Sometimes, even if you're very passionate about midwifery, you can get behind on what's happening.
Whether it's elderly relatives doing unexpected and interesting things, exams, or kids with chicken pox, you can fall behind on the news.
But knowledge is power, especially as there are such interesting and formative changes going on. I've put together a quick post on what I think are the most important issues are.
1. It’s happened, midwifery supervision is no longer part of the law
Supervisors of Midwives (SoMs) are not a legal requirement anymore.
SoMs were there to advocate for women, support midwives and identify safety concerns.
This change is because when issues with poor quality care were identified, The Nursing and Midwifery Council felt that SoMs had a conflict in their role: they were both supporting and regulating midwives.
In England, a new support system called A-EQUIP has been piloted and is being rolled out. To replace SoMs there are now ‘Professional Midwifery Advocates’ (PMAs).
In Northern Ireland and Scotland there are other arrangements.
The idea is to separate regulation (the ‘policing’ of midwives) and supervision (the support and assistance and advocacy role). The Nursing and Midwifery Council will now be in charge of the regulation bit.
This change in the law also means the midwifery committee which used to inform the Nursing and Midwifery Council about midwifery matters is now gone.
It’s has been replaced with a midwifery panel, and though this is a good thing overall, there is only a midwife available to advise the NMC one day a week.
2. The Independent Midwives Crisis Is Ongoing
You may have been following the independent midwives crisis. Independent midwives can't practice during labour and birth care right now because of an issue with their insurance.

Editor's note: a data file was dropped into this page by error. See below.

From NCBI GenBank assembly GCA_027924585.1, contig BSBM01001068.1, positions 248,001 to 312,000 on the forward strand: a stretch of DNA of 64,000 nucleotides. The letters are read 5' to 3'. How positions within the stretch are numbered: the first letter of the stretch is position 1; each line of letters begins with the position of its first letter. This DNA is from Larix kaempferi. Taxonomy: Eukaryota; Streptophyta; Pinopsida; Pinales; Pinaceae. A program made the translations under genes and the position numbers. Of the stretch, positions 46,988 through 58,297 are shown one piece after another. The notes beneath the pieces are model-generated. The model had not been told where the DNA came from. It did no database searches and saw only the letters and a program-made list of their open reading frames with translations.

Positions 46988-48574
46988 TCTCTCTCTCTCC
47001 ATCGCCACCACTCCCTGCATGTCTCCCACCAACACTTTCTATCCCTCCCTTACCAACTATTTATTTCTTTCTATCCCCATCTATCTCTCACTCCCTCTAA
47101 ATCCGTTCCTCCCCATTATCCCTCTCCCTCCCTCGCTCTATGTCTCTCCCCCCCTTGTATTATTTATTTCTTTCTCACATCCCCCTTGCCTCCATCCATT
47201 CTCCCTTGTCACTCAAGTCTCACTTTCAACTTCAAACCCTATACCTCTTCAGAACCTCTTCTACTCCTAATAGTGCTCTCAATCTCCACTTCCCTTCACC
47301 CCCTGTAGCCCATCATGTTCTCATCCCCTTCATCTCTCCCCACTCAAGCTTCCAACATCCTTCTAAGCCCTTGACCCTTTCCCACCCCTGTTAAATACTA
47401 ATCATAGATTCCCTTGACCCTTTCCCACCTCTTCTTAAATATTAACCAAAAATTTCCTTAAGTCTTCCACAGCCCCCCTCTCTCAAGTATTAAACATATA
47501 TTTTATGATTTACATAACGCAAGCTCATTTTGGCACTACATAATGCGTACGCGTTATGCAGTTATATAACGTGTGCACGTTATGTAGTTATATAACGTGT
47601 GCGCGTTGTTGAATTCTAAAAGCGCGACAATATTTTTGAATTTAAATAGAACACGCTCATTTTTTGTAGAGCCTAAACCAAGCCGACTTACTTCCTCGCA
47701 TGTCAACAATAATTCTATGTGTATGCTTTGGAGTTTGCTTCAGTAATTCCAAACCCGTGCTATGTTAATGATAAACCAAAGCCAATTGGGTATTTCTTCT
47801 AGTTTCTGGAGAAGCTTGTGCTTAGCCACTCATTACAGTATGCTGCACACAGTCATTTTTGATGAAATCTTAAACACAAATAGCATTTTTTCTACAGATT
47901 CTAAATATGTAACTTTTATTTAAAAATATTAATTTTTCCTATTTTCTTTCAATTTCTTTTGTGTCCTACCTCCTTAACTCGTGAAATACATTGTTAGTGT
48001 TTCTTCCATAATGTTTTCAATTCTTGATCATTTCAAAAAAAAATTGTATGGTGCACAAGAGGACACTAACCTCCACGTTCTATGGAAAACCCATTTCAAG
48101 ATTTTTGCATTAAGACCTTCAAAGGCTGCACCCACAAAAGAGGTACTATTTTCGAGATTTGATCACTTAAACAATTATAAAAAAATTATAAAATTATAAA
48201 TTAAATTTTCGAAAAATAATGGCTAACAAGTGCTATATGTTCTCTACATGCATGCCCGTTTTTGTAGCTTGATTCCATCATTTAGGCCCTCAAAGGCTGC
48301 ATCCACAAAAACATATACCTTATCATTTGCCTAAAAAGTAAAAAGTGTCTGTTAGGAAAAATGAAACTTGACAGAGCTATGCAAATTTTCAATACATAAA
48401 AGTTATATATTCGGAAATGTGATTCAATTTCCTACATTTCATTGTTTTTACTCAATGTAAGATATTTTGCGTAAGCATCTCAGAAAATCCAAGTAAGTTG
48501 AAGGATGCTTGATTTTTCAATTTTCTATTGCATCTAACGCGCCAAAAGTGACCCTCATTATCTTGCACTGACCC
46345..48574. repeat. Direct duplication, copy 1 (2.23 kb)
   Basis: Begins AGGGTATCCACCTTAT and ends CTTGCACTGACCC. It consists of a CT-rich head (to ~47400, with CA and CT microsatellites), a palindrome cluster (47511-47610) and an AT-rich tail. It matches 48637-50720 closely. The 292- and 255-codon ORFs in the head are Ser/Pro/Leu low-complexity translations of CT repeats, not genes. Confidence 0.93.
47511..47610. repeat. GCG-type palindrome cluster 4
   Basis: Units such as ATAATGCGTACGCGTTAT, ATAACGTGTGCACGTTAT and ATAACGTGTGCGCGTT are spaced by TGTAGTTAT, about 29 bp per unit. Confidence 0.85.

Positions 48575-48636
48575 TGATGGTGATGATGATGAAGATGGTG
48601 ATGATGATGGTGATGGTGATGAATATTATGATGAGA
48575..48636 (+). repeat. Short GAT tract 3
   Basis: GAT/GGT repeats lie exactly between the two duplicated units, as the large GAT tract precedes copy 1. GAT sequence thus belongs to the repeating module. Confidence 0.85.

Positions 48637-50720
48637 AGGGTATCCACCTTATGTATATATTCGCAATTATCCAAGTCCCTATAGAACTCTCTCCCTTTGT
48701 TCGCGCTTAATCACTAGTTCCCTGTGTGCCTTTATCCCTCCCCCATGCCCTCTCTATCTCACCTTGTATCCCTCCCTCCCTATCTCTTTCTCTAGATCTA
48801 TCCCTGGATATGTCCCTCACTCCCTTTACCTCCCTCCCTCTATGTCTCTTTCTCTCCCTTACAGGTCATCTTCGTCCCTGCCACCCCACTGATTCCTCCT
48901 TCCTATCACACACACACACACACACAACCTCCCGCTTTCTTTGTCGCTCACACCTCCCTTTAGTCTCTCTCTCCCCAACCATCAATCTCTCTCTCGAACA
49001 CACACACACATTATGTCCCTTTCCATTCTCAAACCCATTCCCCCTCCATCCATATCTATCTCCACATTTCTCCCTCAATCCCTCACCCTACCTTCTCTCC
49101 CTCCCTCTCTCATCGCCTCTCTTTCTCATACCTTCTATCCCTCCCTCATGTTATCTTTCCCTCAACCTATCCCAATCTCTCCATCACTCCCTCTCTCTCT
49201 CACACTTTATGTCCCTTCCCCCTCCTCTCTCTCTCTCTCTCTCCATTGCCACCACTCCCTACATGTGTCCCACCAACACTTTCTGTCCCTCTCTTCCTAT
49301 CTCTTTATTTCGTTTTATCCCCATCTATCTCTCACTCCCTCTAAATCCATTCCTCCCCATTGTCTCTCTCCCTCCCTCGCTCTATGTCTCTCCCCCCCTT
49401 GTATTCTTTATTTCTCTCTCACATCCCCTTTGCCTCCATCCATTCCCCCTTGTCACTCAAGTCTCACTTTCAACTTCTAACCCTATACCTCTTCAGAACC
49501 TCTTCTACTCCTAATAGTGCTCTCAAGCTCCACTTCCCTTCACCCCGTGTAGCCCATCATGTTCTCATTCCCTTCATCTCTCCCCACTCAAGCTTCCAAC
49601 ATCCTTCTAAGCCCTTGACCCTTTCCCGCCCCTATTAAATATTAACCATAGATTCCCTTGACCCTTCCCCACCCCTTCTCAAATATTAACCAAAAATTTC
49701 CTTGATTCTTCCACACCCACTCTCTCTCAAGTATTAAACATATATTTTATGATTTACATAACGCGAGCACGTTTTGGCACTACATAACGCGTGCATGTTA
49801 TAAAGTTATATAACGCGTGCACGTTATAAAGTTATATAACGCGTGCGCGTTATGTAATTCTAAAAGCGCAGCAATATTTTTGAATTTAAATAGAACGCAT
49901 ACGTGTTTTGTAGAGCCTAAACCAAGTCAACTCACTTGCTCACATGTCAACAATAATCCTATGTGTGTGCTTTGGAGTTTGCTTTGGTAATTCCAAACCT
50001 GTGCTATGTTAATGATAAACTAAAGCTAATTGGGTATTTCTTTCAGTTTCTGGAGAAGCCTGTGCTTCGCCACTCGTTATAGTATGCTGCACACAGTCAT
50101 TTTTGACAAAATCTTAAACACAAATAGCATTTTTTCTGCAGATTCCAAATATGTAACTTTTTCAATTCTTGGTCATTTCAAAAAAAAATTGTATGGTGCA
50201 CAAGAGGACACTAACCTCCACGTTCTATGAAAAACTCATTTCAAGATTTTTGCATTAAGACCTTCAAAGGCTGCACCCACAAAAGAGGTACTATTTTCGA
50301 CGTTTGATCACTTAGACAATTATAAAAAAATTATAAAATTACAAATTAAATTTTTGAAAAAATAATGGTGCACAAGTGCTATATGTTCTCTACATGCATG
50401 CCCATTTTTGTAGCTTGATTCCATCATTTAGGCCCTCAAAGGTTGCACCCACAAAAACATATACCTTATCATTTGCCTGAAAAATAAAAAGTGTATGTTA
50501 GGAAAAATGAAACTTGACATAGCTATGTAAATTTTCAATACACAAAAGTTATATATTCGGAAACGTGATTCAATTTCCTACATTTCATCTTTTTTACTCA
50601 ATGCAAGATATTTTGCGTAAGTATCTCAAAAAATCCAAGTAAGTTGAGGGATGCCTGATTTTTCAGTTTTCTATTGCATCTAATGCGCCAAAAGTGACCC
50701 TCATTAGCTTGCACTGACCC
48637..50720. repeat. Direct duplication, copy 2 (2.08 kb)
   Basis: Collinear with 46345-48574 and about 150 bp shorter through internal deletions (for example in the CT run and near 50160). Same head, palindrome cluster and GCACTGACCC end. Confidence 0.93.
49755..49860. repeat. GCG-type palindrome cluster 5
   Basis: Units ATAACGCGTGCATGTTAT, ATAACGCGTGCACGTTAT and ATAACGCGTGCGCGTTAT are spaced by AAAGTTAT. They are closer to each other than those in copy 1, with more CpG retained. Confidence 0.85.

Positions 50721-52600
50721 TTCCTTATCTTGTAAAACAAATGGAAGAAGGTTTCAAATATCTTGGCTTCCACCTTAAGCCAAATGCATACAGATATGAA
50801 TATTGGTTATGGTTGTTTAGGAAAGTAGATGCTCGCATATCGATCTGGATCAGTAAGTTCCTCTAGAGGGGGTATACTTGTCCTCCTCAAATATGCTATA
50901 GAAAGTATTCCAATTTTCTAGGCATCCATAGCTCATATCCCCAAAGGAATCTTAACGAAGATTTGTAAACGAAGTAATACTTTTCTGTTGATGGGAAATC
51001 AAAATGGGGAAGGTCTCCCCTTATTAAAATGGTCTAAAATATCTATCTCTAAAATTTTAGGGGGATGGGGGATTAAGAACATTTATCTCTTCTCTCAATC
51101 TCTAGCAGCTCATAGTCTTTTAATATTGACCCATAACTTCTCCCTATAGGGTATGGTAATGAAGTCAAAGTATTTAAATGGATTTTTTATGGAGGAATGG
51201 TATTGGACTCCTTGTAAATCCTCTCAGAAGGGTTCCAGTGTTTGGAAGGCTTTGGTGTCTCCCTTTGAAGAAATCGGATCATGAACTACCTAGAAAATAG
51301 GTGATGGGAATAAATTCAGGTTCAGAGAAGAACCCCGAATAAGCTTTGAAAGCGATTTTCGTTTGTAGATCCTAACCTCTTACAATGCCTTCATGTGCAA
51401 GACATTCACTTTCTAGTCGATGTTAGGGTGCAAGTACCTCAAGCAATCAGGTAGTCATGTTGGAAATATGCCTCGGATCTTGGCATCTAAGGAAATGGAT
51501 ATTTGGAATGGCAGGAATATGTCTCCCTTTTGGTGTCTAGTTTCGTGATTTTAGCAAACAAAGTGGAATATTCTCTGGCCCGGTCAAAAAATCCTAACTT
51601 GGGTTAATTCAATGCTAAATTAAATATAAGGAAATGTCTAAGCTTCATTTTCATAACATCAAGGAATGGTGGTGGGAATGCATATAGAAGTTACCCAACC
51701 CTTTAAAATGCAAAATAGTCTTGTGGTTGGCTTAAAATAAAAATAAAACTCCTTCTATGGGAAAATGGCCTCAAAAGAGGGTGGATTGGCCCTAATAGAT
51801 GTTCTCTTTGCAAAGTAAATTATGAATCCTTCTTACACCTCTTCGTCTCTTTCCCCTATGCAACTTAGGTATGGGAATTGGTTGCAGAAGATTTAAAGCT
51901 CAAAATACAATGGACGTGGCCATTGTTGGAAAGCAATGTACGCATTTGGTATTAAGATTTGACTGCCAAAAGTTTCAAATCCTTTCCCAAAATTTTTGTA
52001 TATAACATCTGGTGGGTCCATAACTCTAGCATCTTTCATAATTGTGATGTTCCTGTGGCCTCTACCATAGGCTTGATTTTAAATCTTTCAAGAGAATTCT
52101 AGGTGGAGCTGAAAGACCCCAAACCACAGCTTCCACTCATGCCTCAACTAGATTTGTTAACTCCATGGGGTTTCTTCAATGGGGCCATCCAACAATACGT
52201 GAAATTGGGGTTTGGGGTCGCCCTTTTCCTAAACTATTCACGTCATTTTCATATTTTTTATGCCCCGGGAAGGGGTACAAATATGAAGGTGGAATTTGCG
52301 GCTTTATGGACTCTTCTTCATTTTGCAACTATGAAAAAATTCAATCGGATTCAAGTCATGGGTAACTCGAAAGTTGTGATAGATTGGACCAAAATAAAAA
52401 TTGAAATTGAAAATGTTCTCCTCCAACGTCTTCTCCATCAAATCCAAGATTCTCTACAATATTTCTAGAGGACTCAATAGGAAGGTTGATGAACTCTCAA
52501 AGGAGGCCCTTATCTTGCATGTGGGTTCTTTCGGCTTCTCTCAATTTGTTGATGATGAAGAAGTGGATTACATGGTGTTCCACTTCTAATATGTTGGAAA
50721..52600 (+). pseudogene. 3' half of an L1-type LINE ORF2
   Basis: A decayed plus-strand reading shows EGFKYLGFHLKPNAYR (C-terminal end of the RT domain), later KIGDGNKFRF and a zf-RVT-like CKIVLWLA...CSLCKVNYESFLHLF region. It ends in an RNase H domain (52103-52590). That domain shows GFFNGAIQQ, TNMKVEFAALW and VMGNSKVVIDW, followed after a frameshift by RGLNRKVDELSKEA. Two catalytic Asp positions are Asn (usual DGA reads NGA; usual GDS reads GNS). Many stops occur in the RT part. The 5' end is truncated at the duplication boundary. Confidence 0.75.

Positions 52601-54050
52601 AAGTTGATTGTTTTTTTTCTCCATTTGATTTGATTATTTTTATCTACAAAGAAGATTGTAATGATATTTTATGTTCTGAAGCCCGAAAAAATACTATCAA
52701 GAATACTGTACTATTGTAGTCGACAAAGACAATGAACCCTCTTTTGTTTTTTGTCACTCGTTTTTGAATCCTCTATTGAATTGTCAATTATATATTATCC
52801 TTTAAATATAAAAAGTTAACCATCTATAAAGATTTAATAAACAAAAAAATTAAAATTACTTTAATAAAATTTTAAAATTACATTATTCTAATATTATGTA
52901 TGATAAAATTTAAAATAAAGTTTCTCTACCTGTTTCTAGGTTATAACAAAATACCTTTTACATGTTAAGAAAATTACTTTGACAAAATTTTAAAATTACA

You can read more here, essentially the Nursing and Midwifery Council have said there's an issue with independent midwives' insurance but won't say what or how to fix it.
There are some huge challenges for independent midwives around this, not least the legal fees for their fight, see crowdfunding campaign here (which is trending!!).
3. Many are talking about making a new midwifery regulatory body
The Nursing and Midwifery Council have to concentrate on far more nurses than midwives and therefore sometimes miss some of the finer points of the midwifery model of care.
This isn’t just my opinion.
Jackie Smith, Chief Executive of the Nursing and Midwifery Council did a radio interview recently where it was clear she didn’t understand the difference between a private midwife and an independent midwife.
(Private midwives are employed by private healthcare providers, independent midwives work for themselves, an important difference when it comes to supporting women’s choices).
There's a brilliant blog on how this new regulatory body might be set up. The blog is over at 'Born Stroppy', here: The Big Hairy Audacious Goal: New Midwifery Regulation
I know the Royal College of Midwives are not behind this move mainly because it might be expensive for midwives. Midwives need to pay for registration already and a small body would have fewer members to raise the needed funds.
But New Zealand, which is a country with far fewer people and less money has a Midwifery Council, rather than a Nursing and Midwifery Council...food for thought!
So these are my current midwifery facts!
I know it can be scary when there are such big changes going on in your profession. I suppose if these last few years have taught us anything, it's that change is constant. Things will always be moving on, this is to be expected.
But we do have control over how we act, what we put our energy into and what we'd like to build. Could a new midwifery council be the legacy of current midwives and activists? Let me know what you think in the comments, anonymously or nonymously (is that a word?!)
I’d also be especially interested to hear if A-EQUIP and PAMS have been rolled out in your trust and what your thoughts are so far.